Main content area

Canine parvoviruses in New Zealand form a monophyletic group distinct from the viruses circulating in other parts of the world

Ohneiser, S.A., Hills, S.F., Cave, N.J., Passmore, D., Dunowska, M.
Veterinary microbiology 2015 v.178 no.3-4 pp. 190-200
Carnivore protoparvovirus 1, DNA, animal age, feces, haplotypes, hemorrhagic enteritis, monophyly, polymerase chain reaction, puppies, vaccination, viruses, New Zealand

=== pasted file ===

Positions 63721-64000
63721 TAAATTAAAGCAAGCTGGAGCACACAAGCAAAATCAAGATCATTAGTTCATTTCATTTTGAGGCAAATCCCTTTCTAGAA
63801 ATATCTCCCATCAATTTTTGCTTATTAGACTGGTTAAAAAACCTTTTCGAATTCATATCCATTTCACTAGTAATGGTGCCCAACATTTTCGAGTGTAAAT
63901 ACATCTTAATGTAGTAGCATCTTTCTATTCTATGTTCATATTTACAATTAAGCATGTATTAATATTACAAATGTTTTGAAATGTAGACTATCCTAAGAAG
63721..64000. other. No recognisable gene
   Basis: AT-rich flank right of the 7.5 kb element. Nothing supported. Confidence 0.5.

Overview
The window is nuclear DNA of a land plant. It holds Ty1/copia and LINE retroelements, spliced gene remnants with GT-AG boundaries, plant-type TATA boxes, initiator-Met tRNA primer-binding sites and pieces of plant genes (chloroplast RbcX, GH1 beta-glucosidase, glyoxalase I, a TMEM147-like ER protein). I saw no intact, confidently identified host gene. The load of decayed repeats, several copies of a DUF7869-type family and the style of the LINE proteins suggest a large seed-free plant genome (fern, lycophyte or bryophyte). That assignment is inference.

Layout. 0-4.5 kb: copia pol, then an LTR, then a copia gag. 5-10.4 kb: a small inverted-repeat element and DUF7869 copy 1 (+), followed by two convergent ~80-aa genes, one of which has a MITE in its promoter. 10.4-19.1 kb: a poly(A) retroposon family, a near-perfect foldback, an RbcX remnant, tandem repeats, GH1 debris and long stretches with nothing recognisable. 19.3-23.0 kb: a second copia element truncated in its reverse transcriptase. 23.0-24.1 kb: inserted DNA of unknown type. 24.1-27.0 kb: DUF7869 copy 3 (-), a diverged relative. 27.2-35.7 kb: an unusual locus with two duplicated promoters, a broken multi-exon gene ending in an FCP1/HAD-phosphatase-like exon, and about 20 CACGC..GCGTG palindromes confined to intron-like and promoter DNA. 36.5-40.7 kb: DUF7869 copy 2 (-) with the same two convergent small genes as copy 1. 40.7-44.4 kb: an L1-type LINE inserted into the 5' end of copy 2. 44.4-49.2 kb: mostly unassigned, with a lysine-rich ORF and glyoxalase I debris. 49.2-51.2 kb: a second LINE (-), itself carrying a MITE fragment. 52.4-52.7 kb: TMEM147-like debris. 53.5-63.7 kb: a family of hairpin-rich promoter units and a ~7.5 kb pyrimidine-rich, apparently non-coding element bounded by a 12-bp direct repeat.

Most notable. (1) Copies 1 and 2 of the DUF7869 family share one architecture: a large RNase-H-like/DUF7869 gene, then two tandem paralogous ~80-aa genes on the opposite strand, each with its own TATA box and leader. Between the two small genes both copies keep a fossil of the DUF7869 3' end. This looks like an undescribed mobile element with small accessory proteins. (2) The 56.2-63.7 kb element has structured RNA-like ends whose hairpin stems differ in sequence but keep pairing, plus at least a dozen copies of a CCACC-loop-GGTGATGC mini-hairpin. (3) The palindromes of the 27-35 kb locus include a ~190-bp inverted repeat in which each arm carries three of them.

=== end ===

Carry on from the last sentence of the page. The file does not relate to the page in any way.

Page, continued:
Canine parvovirus 2 (CPV-2) is a well-recognized cause of acute haemorrhagic enteritis in dogs worldwide. The aim of the current study was to identify which CPV-2 subtypes circulate among dogs in New Zealand, and to investigate the evolutionary patterns of contemporary CPV-2 viruses. Faecal samples were collected from 79 dogs with suspected CPV-2 infection over the period of 13 months, and tested for the presence of CPV-2 DNA by PCR. Of 70 positive samples, 69 were subtyped as CPV-2a and one as CPV-2. A majority of CPV-2 positive samples were collected from unvaccinated or not-fully vaccinated puppies ≤6 months of age. The haplotype network produced from New Zealand CPV-2 sequences showed no structure when assessed based on location, vaccination status or age of the animals sampled. International haplotype network indicated that, unlike CPV-2 from other countries, the population of CPV-2 in New Zealand appeared to be monophyletic.